I was busy.
I have applied to lots of things, amongst them police admin, council scrutiny, TV News Librarian, Engineer (ooh, controversial) and technology journalist.
I have had another assessment/interview, this time with the establishment that is currently my choice for my fiscal storage*, my credit card**, and other services *** - Barclay's Bank.
I rang up the number for the general recruitment line on the 'sunny holiday' advert in the window of my local branch, and was astounded, after answering a single question, to be offered an interview/assessment. I asked the chap on the phone if, at this assessment centre I was headed for, I would be able to have an interview/assessment for graduate vacancies. He said yes. I asked if I could claim back the expenses. He said yes.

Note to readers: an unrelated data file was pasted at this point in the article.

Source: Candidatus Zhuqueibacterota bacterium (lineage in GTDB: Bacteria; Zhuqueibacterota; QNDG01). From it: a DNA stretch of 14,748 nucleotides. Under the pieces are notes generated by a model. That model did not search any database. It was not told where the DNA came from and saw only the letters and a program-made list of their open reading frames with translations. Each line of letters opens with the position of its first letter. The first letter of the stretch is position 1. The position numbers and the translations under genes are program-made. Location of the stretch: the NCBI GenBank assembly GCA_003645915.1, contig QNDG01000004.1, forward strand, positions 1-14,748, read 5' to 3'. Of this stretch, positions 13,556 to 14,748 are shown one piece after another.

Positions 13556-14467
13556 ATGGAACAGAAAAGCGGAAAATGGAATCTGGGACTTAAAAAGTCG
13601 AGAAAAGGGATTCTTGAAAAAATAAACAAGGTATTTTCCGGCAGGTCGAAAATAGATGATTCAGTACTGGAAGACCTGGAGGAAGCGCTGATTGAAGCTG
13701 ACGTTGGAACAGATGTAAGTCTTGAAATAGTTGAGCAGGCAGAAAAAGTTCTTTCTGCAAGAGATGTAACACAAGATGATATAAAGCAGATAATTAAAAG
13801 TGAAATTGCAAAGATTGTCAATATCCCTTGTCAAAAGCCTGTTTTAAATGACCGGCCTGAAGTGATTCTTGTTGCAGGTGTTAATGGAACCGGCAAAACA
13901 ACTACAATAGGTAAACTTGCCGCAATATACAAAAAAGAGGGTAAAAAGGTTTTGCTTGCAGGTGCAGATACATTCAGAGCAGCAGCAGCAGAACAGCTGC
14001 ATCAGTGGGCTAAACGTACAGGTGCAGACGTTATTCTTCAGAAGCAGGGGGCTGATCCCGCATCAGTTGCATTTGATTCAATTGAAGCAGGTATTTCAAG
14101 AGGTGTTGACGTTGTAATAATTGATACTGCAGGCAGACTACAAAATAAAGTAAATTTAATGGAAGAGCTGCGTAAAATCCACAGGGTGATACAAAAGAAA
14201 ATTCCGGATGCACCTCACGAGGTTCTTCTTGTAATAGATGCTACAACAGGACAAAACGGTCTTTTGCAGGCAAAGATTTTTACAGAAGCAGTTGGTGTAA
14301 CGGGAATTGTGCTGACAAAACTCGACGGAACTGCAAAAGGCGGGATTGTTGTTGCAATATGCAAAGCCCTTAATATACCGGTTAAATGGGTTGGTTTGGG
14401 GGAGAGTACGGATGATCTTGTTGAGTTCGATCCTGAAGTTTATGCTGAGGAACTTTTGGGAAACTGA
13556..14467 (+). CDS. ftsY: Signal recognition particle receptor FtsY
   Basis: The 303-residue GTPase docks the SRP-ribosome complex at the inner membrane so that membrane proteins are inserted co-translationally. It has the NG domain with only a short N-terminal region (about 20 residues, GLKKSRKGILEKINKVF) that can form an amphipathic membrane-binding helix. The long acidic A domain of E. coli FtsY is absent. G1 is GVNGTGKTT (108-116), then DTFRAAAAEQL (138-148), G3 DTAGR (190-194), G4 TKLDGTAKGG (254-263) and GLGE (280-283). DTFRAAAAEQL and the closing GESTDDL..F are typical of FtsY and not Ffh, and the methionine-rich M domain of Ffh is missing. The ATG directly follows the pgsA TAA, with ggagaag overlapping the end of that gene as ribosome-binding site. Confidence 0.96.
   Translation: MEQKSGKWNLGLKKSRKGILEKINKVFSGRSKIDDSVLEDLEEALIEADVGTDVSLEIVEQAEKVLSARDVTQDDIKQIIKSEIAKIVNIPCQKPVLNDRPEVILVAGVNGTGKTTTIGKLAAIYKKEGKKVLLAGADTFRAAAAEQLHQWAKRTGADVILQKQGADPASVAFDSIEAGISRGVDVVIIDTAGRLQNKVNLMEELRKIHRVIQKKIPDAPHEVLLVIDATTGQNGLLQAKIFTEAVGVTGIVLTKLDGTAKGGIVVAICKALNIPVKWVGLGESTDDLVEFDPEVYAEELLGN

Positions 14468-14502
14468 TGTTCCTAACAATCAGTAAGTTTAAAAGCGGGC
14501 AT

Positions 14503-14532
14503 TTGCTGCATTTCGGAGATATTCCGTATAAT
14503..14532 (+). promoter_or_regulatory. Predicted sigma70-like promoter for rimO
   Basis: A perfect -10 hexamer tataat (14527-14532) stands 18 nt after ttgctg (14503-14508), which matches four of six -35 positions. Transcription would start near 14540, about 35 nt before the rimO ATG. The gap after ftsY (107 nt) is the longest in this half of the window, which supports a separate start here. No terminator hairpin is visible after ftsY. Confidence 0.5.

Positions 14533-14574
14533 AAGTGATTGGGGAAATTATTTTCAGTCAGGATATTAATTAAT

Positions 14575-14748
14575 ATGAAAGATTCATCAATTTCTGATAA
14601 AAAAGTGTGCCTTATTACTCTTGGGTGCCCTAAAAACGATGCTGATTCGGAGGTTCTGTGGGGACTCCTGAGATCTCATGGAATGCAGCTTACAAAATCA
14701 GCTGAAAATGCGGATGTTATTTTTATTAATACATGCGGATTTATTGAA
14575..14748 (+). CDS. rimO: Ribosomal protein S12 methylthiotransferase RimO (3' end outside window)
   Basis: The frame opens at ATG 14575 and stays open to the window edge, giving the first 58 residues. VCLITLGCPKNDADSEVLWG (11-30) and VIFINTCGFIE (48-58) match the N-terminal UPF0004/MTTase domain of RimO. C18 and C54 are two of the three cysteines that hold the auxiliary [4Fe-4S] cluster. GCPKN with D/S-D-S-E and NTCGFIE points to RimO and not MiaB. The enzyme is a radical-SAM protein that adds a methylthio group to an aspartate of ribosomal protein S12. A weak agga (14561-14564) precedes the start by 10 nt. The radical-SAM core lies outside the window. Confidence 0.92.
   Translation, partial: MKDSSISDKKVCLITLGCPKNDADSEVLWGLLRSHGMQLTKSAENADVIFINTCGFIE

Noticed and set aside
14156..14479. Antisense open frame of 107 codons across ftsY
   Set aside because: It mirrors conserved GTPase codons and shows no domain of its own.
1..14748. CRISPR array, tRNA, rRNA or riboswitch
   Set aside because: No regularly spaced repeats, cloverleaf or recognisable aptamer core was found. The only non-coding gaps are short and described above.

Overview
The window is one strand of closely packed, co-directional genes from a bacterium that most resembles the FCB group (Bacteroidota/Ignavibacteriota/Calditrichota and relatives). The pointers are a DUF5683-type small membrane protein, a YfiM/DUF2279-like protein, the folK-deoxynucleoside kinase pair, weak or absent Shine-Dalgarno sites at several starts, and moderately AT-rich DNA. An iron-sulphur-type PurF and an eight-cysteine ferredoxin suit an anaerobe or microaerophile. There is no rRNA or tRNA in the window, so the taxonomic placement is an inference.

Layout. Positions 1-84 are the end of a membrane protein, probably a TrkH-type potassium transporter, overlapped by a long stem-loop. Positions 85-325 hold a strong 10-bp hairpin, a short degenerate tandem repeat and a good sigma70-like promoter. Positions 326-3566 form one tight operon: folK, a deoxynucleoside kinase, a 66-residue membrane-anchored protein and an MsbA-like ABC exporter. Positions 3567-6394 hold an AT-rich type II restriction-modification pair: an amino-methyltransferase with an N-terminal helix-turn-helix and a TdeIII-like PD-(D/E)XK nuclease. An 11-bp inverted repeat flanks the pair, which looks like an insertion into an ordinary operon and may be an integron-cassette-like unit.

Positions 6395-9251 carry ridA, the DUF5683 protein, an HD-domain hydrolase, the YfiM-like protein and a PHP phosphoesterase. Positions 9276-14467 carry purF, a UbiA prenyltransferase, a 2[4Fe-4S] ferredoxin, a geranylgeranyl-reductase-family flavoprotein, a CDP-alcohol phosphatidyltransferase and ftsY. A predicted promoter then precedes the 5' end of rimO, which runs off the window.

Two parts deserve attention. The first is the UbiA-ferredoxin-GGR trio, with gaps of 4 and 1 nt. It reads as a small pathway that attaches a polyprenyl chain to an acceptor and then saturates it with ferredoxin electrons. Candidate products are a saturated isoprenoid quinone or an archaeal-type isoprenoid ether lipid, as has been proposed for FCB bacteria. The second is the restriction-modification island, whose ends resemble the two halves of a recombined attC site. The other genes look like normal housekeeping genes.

I went over to the mainland, Eastleigh to be precise, and I sat for 45 mins whilst a woman reeled off the usual corporate spiel, which boiled down to 'We only take good people'. She informed me of behavioural competencies, and the personal characteristics they look for in potential employees. Standard interview fare so far. Then she asked me a few questions.
'Would you consider working elsewhere in the country?'
'Would you like a permanent or short term placement with Barclay's?'
'Permanent, or as near as makes no difference.'
She wrote this down, recrossed her legs and pouted.
'Are you aware of the renumeration for the position of Customer Advisor (1)?' she said, effortlessly pronouncing the brackets as my jaw dropped.